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Dished up delicacy – insect sushi

Maybe insect shaped sushi is more to your taste?

A Japanese man has created a sushi recipe book with a twist and claims to have solved the world's food shortage problem along the way. MiNDFOOD reports.

Dished up delicacy – insect sushi

A Japanese man has created a sushi recipe book with a twist and claims to have solved the world’s food shortage problem along the way.

The West’s love affair with sushi continues as countless food outlets around the world offer a vast array of delectable morsels, featuring raw fish, tofu and fish roe, to sate our appetite for this Japanese delicacy. 

But a recently published recipe book Tanoshii Konchu Ryori (Enjoyable Bug-eating Recipes) may prove a little to much for even the most adventurous sushi lovers.

The 256-page book features sushi recipes not for teriyaki chicken or salmon and avocado but bugs – cockroaches, hornet larvae, spiders and caterpillars.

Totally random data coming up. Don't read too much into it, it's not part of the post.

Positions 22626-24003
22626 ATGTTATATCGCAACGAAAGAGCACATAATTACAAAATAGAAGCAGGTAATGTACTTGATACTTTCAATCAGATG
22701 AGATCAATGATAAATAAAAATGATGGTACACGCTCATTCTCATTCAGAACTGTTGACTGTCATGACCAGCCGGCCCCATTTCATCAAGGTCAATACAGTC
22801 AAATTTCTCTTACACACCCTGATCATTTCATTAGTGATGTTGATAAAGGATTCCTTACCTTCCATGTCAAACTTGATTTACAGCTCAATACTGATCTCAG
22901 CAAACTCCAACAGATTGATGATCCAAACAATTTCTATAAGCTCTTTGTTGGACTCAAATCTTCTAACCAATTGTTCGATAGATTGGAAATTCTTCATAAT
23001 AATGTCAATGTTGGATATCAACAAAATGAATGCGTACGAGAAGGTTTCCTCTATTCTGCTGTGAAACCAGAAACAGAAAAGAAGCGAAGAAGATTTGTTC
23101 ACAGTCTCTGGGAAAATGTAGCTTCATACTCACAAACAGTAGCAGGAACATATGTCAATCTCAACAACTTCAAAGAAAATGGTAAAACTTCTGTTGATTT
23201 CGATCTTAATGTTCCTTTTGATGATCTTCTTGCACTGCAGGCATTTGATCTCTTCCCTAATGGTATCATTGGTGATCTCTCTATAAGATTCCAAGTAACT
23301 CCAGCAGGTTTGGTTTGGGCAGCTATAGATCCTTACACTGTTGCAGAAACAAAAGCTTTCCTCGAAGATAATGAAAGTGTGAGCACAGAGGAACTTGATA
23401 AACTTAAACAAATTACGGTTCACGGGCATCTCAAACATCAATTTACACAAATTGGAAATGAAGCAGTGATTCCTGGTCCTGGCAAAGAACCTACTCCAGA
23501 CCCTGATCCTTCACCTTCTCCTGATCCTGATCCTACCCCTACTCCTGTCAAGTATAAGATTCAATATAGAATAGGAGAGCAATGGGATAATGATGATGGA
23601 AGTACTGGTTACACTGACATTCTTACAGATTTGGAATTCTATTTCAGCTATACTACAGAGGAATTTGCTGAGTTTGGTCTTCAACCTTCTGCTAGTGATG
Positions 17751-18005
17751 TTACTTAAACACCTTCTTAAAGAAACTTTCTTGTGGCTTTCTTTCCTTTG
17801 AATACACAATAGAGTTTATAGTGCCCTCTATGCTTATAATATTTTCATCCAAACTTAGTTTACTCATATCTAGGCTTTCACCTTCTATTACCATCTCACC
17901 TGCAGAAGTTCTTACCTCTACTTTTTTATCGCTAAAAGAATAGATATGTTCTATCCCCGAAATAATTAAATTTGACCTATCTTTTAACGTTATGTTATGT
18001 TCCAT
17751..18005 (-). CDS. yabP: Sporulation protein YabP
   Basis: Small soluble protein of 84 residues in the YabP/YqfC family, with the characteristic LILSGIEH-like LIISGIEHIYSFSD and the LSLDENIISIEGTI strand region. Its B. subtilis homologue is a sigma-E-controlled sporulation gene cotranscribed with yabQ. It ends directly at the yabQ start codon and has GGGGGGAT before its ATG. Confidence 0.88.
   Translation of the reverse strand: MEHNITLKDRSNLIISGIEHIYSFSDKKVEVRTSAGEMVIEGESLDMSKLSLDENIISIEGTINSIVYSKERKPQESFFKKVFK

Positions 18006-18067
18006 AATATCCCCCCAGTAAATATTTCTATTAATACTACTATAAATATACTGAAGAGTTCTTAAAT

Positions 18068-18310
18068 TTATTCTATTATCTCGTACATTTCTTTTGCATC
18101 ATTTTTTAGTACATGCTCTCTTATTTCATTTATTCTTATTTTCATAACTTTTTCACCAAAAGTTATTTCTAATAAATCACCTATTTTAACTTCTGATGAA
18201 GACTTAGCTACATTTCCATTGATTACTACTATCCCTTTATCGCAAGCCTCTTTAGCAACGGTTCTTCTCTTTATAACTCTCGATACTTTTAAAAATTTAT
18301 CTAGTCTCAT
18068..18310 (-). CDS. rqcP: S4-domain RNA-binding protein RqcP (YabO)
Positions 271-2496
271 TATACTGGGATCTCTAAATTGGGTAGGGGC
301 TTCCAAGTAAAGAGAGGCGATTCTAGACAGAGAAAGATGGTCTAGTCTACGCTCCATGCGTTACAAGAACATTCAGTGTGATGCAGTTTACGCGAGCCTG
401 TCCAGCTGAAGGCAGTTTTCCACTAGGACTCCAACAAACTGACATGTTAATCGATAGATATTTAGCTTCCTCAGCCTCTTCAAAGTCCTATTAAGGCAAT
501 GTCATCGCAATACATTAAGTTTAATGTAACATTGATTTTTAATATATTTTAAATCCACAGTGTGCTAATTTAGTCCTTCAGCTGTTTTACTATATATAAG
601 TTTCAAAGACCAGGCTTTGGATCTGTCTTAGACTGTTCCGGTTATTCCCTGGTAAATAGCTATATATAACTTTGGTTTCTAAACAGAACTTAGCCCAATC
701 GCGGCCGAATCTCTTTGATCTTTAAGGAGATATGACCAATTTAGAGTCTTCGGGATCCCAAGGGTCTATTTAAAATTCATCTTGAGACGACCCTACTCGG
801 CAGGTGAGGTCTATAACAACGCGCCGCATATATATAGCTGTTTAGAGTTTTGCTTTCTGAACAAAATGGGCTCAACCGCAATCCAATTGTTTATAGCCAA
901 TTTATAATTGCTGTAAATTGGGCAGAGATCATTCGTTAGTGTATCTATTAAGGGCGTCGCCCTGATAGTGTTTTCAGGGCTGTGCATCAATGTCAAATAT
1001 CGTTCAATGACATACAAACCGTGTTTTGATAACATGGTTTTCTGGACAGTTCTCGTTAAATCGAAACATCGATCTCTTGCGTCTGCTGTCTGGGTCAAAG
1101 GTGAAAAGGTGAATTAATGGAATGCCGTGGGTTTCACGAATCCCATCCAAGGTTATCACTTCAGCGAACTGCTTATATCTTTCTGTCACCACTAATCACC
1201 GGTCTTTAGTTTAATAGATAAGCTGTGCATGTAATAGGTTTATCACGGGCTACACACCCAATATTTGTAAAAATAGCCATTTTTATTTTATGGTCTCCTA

Author Shoichi Uchiyama, who lives in Tokyo, insists most insects are fine to eat, it’s just our emotional aversion, nurtured by society, that prevents us from taping into what he calls a “valuable food source”.

Uchiyama told the Japan Times that despite their size, most bugs are nutritionally rich and provide greater balance to a meal than meat or fish.

He believes, that any potential food supply issues could be solved if people swapped beef and poultry for insects.

“In order to get one kilogram of beef, we have to raise cows on huge areas of land and give them many kilos of fodder before they are ready to be slaughtered,” he told the UK’s Telegraph newspaper. “Insects eat the things that humans don’t and can be kept in much smaller spaces.”

According to Uchiyama, 1,400 kinds of insects are eaten in 90 countries, mainly in Africa, Latin America and Asia.

The sixty-year-old says his favourite insect is spring cicada larvae, which he describes as having a “nutty” flavour and the texture of a “good prawn”.

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